Essentially there are four things you can do to prevent this problem:

  • buy more iCloud Storage
  • backup less data (for example, don’t backup pictures)
  • remove older iCloud backups (think of devices you no longer own)
  • use less iCloud Document Storage (remove data from iMovie Theater, Shared Photostreams)

I will demonstrate all these options on my iPod Touch and show you how it works.

Enjoy!

 

Getting Started with ZEND Server 6 on Mac OS X

ZEND_logo

I’ve just installed ZEND Server 6.3 on my MacBook running Mavericks 10.9.1. Needless to say I’m sill a little shaken up from the huge amount of brain pain this adventure has caused.

Because once downloaded and installed on your system, you may ask yourself a vital question: Now What?

Let’s find out. This article is Work in Progress – bear with me while I flesh it out.

The Basics

ZEND Server on Mac is located here:

  • /usr/local/zend/

Your web files live here:

  • /usr/local/zend/apache2/htdocs

To open this directory in Finder you can navigate there with a Terminal session and open it, like so:

Now you can create a shortcut on your sidebar for easy access.

To access the ZEND Server Admin interface, navigate to the following URL in your browser:

  • http://localhost:10081/ZendServer

If you’re done with it, you can uninstall ZEND Server with the following command:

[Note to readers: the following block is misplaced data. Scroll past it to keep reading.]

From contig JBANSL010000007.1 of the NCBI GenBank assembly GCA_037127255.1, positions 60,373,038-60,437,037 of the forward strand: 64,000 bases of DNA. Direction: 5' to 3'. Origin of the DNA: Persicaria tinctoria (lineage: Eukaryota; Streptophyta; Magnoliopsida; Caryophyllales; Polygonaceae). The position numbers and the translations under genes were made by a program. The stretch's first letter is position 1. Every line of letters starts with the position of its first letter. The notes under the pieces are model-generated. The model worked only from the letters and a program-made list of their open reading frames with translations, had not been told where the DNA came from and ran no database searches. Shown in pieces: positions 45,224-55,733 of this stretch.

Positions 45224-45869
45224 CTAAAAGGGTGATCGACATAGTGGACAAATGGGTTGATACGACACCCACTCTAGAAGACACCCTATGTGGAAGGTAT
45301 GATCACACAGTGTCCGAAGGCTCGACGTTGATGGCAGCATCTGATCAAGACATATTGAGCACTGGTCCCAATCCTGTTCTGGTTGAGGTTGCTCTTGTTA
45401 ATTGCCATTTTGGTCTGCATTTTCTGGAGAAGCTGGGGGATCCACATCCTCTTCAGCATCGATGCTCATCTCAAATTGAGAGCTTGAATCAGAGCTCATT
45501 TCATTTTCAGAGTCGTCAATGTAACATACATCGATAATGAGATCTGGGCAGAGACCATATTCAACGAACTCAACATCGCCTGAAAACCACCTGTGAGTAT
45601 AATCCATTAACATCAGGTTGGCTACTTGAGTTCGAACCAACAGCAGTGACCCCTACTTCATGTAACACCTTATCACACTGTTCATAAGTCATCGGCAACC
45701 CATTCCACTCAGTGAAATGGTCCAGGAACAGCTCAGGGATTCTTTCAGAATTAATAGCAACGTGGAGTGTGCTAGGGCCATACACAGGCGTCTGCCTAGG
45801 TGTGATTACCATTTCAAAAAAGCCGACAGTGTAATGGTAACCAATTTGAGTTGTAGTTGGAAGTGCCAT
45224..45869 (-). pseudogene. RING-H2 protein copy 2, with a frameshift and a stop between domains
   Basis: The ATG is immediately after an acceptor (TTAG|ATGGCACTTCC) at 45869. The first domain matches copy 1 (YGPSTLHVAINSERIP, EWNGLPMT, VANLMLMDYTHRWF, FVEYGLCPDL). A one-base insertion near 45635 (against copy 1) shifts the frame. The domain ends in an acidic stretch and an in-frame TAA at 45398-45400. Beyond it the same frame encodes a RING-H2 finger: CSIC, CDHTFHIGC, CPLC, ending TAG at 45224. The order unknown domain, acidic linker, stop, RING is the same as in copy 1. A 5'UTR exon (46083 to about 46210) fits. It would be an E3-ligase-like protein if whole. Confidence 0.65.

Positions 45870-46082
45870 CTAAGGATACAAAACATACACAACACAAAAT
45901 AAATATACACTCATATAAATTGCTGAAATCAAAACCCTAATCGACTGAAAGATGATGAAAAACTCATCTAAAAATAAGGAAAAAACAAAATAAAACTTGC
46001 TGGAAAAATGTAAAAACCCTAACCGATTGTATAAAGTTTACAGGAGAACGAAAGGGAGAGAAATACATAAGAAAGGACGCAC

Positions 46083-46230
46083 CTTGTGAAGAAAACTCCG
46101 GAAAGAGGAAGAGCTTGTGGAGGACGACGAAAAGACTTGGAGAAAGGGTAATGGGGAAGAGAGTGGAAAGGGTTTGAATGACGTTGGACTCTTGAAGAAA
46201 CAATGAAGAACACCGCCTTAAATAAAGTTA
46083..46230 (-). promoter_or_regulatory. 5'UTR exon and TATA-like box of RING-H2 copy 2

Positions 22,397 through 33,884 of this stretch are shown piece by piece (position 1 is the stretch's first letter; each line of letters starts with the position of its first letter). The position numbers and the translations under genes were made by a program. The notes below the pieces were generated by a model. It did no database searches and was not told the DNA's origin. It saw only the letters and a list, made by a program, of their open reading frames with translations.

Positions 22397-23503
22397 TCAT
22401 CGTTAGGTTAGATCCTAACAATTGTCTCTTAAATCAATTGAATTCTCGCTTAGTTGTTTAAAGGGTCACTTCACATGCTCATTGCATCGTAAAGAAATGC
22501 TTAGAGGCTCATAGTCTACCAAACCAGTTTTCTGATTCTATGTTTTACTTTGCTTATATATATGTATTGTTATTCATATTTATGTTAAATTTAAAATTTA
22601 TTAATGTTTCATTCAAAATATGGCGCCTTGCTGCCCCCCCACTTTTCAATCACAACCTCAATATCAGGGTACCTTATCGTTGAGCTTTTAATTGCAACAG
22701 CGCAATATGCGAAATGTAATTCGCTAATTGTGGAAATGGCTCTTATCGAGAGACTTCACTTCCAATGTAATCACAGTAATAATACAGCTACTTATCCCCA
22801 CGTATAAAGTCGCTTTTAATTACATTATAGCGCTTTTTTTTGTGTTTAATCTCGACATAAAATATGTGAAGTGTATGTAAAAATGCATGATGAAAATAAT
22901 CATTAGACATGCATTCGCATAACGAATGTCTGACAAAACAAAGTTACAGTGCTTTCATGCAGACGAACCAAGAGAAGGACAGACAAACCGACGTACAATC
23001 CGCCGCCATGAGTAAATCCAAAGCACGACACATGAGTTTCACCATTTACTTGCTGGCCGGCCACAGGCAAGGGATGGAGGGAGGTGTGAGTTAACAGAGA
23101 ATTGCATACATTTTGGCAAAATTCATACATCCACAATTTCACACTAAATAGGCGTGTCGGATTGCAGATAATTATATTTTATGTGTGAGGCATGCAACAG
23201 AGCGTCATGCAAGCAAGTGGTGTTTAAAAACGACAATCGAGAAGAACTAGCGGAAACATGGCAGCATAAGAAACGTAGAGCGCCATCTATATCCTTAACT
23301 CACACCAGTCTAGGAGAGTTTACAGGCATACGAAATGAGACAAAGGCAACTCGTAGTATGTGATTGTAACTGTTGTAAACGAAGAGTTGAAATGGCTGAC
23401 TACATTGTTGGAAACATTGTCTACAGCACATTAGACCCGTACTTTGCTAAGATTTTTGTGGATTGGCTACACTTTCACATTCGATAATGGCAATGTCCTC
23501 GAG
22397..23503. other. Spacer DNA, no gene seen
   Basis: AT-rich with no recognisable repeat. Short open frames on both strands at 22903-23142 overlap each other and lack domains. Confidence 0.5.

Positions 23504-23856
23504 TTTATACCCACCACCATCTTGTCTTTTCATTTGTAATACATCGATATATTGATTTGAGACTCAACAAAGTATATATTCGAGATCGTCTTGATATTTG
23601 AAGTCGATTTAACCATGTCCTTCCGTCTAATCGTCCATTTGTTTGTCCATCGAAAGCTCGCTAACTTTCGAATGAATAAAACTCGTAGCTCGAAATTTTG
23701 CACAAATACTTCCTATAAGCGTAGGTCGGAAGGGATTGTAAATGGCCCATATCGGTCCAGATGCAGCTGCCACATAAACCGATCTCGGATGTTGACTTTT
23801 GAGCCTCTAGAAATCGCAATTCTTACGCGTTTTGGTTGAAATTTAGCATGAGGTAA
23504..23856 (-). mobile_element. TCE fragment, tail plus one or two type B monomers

Continue reading Getting Started with ZEND Server 6 on Mac OS X

How to install ZEND Framework for use with MAMP

ZEND_logoIf you have MAMP installed and working on your Mac, it’s easy to get started with ZEND Framework development. I’ll show you how in this article.

Download the framework from here:

  • http://framework.zend.com/downloads/latest

Choose the full version without ZEND Server (not necessary as we’re using MAMP). Unpack the download and put it somewhere safe. I’m adding mine to my Documents directory. I’ll also rename my folder to something like “ZendFramework” without the version number.

To access it from anywhere on our machine we’ll create an alias named “zf”. zf is a shell script provided by the framework that we’ll need throughout our development journey with ZEND. Let’s to this in a Terminal session:

Replace the path with your own. Notice the call to /bin/zf.sh which is the “real” shell script. Our alias has just made this universal and accessible without having to mess with our shell path.

Verify that it’s working with this: